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Scottish Championships
As someone who has a deep interest in history and who has researched the birth and growth of Glasgow and it’s people I am truly excited about the prospect of taking part in the Scottish Championships at a venue that has played such an important part in the life of the City.

For centuries tradesmen have been the sturdy backbone of Glasgow and to have a trade was the aspiration of the majority of the working class youth. My own father, was encouraged by my mother before they married to get a trade and had he not heeded her “advice” then life may have turned out very differently or not at all for me and my siblings. He became a butcher to trade and as such could take his place at the Trades House with the Fleshers.

Many of my ancestors were skilled tradesmen and plied their trade in the industrial capital of Scotland, as well as further afield. Among them were a whole line of father’s and son’s who were blacksmiths or hammermen and others who were shipwrights, tailors, weavers and maltmen.

When researching my family tree I found that the location of many of my ancestor’s old haunts and houses, has disappeared from the map of Glasgow and it is the same with much of the Glasgow works of the architectural genius Robert Adam.

“Like any improving town, the city was acquiring new Institutions, and cities as ambitious as Glasgow sought out the best. In 1792, Robert Adam (1728-1792) and James Adam (1732-1794) designed a new Infirmary beside the Cathedral, and in 1791-1794 relocated the Trades' Hall from the upper town down to Glassford Street in the first new town where it faced axially up Garth Street. Their particularly imposing Atheneum/Assembly Rooms in the newly-opened Ingram Street was completed in 1796. James also designed a magnificent Corn Market in 1793, axially facing east to the Old College along Shuttle Street, of which only the two corner pavilion buildings of Shuttle Street were built as Professors' Lodgings (the Hunterian Museum was founded in the southern one). Robert also designed a factory on Ingram Street and an abortive block on George Square while James designed a plain church behind the steeple to replace the 16th century Tron Kirk, destroyed by fire; and, perhaps most extraordinary, a private residential square just west of the High Street in 1793. Stirling's Square comprised flats and commercial premises, of which Babbity Bowster's hotel and café bar in Blackfriars Street is a lone survivor. However, the dispersal of the Adam schemes throughout the city had the result that their designs for Glasgow never achieved the visual impact that they had had in Edinburgh.” – The Glasgow Story <!-- m --><a class="postlink" href=""></a><!-- m -->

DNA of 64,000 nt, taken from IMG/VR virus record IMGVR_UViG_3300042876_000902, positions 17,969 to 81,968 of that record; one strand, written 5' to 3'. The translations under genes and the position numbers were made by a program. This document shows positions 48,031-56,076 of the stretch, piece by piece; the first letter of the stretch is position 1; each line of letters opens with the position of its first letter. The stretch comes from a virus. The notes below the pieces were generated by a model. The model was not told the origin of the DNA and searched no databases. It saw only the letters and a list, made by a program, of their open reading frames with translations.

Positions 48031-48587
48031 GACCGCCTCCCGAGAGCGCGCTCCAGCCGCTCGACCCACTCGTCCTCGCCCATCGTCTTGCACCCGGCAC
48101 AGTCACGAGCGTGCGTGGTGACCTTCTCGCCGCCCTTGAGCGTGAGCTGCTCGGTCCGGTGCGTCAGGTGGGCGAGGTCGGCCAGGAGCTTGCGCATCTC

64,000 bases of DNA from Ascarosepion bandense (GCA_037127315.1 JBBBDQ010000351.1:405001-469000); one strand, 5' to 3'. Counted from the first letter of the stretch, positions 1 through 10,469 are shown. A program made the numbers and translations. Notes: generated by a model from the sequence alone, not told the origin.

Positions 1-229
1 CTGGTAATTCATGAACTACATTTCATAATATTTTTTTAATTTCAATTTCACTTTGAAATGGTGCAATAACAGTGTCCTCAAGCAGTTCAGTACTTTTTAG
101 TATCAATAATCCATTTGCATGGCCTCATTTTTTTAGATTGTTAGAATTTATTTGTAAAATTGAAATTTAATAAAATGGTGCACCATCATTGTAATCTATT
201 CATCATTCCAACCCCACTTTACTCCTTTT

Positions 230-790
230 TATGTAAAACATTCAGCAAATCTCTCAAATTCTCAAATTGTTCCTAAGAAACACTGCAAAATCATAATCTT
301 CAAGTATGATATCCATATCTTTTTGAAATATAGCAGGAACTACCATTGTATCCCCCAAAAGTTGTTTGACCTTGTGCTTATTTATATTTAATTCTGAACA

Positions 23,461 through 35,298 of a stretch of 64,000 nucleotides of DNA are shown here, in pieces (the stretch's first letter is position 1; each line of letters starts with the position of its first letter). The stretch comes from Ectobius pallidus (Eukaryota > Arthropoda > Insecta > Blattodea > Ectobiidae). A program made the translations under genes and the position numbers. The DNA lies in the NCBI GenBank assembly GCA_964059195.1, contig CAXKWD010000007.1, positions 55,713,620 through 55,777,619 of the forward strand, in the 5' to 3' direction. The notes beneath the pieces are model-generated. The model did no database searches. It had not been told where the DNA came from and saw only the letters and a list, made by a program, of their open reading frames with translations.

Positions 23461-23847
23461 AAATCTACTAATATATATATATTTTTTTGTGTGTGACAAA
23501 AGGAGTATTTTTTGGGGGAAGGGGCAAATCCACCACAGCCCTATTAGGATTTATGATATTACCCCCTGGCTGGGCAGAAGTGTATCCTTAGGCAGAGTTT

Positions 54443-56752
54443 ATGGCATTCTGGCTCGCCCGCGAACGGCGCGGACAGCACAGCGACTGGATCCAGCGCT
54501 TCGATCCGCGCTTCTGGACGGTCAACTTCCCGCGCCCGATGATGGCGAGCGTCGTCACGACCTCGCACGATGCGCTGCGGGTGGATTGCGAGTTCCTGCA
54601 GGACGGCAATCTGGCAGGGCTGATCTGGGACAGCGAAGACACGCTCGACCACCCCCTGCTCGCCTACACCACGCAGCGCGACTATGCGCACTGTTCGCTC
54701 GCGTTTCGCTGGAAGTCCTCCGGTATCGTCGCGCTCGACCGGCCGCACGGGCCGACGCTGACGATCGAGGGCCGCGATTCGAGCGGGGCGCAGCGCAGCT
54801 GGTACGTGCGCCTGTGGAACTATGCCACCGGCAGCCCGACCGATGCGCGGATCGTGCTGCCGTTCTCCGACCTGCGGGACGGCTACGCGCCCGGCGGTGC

Like many of his 18th Century contempories Adam undertook the Grand Tour, a traditional trip to continental Europe where the traveller took the opportunity to view works of art and experienced the cultural legacy of classical antiquity and the renaissance period. Adam spent some time in Rome studying classical architecture and his exposure to classical Italian building is strikingly evident in the Palladian style of the Trades Hall, with it’s Venetian windows and unfluted Ionic columns.